Chikanobu had one foot in the old world and in time another would belong to the modern period.  The Meiji Restoration in 1868 was revolutionary and like all nations which are engulfed by new forces you had both positives and negatives.

The positive side applies to greater openness and stratification being challenged and a host of other factors.  The downside, Japan followed the imperial European theme and became involved in wars.  However, for Chikanobu and other ukiyo-e artists it was a time to express all these changes and in time modernity would challenge ukiyo-e.

Chikanobu not only witnessed the new revolutionary period and how elites looked to the West but by the late 1880s and early 1890s nostalgia also returned.  Obviously for the masses they were outside both themes and the only important thing was survival and adapting.

Ukiyo-e artists of the Meiji era have often been overlooked but times are changing and Chikanobu and Ogata Gekko, and others, are now being valued in their own right. Therefore, prints by Meiji artists are being studied more and not only based on the artistic merits but also for studying Japanese culture. After all, Meiji artists witnessed a rapidly changing Japan and visual images provide a glimpse into this changing world.

Chikanobu’s famous print series called “Chiyoda no Ooku” (Court Ladies of the Chiyoda Palace) and “Shin Bijin” (True Beauties) highlight stunning colors and show the complexity of this period. This applies to images which show Japanese ladies dressed in exquisite traditional clothes like the kimono and Chikanobu also depicts women in Western clothes. 

This is fascinating from the angle of culture, modernity, fashion, and other important areas. Also, in some pictures you can really feel the imperial nature of the Meiji era and his work is very valuable culturally and because of the stunning art he produces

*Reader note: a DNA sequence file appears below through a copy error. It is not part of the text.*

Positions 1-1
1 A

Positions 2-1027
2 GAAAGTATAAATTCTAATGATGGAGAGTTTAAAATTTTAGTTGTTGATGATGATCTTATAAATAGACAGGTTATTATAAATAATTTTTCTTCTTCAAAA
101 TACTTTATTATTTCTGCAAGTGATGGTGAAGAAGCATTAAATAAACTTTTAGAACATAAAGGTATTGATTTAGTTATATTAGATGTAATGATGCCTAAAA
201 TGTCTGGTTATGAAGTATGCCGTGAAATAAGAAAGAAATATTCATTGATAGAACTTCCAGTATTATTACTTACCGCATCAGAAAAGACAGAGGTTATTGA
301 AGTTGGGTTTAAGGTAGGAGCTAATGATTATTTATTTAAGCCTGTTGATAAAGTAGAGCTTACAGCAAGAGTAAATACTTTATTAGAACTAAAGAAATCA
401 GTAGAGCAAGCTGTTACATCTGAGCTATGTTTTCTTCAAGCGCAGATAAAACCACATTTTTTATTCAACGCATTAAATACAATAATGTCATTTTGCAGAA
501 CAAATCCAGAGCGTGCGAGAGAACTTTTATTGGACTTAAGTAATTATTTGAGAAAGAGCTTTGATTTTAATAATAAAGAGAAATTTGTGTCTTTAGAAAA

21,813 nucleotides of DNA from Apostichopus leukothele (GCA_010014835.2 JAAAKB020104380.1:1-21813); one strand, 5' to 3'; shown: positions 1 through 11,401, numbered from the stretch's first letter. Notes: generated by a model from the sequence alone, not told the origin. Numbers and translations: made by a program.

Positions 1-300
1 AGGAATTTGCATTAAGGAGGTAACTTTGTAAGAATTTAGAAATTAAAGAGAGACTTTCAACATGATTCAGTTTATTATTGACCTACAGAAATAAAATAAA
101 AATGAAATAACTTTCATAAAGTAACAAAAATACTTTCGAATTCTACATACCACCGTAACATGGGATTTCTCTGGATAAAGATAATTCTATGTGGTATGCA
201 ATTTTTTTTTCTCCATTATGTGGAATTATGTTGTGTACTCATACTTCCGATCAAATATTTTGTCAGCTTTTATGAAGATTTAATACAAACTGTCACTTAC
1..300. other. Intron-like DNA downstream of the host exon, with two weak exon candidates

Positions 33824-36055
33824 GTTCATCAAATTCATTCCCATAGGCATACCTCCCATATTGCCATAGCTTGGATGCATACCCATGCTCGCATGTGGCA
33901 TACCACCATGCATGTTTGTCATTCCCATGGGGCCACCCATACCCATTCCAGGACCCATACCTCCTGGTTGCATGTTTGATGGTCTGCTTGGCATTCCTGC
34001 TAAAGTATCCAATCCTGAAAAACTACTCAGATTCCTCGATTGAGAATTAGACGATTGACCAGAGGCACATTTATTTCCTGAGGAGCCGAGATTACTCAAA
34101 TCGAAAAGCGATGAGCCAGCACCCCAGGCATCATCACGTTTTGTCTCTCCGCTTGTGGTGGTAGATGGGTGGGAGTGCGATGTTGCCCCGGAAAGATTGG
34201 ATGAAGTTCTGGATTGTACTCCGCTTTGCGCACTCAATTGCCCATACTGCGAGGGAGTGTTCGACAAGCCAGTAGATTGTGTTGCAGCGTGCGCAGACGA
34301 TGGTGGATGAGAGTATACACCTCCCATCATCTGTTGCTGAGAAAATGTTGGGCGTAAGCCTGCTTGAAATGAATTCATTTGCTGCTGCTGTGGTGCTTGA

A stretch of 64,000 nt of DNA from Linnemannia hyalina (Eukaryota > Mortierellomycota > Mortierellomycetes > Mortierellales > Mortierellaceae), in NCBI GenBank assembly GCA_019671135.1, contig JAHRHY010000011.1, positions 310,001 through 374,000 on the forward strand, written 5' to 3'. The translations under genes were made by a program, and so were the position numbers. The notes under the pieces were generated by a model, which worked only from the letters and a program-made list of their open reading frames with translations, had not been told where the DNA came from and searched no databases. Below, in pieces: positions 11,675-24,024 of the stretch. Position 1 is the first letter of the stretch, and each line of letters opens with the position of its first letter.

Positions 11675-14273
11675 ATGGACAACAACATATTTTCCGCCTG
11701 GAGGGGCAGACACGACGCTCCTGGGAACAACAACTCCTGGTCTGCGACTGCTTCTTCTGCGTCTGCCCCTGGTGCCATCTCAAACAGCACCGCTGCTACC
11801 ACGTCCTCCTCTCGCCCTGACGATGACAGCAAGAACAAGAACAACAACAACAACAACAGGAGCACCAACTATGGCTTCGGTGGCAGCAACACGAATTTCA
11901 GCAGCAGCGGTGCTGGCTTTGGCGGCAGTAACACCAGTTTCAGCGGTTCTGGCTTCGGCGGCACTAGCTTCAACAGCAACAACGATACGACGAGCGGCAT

http://www.depauw.edu/news/index.asp?id=20942

http://moderntokyotimes.com

leejay@moderntokyotimes.com

August 23, 2011

Keisai Eisen and View of Shogetsu Pond: ukiyo-e and pure bliss

Keisai Eisen and View of Shogetsu Pond: ukiyo-e and pure bliss

Lee Jay Walker

Modern Tokyo Times

Keisai Eisen was a complex individual because he could compose stunning images of tranquility but private matters were more complex and he apparently owned a brothel and was a heavy drinker.  However, the image of the View of Shogetsu Pond is based on bliss and the wonders of nature in all its simplicity and richness.

The artistic work of Keisai Eisen which went into creating the View of Shogetsu Pond is truly stunning.  This applies to nature and humanity being together in oneness and everything looks in perfect order.

It could be that Keisai Eisen was a real heavy drinker or that he used wit when describing himself so negatively.  After all, he was a writer and a sublime artist therefore we can only take at face value when he implied that he was …a hard-drinking, rather dissolute artist.”

However, the residence of the brothel did exist in Nezu, Tokyo, and it was called Wakatakeya.  This would indicate an element of truth about aspects of his negative statement about himself.

Therefore, were stunning images like the View of Shogetsu Pond a mirage to how he desired to see the world?  Alternatively, it could be that this piece of work had little value when it came to the real meaning and like all works of art, the individual can read different things into the real meaning and come up with countless theories.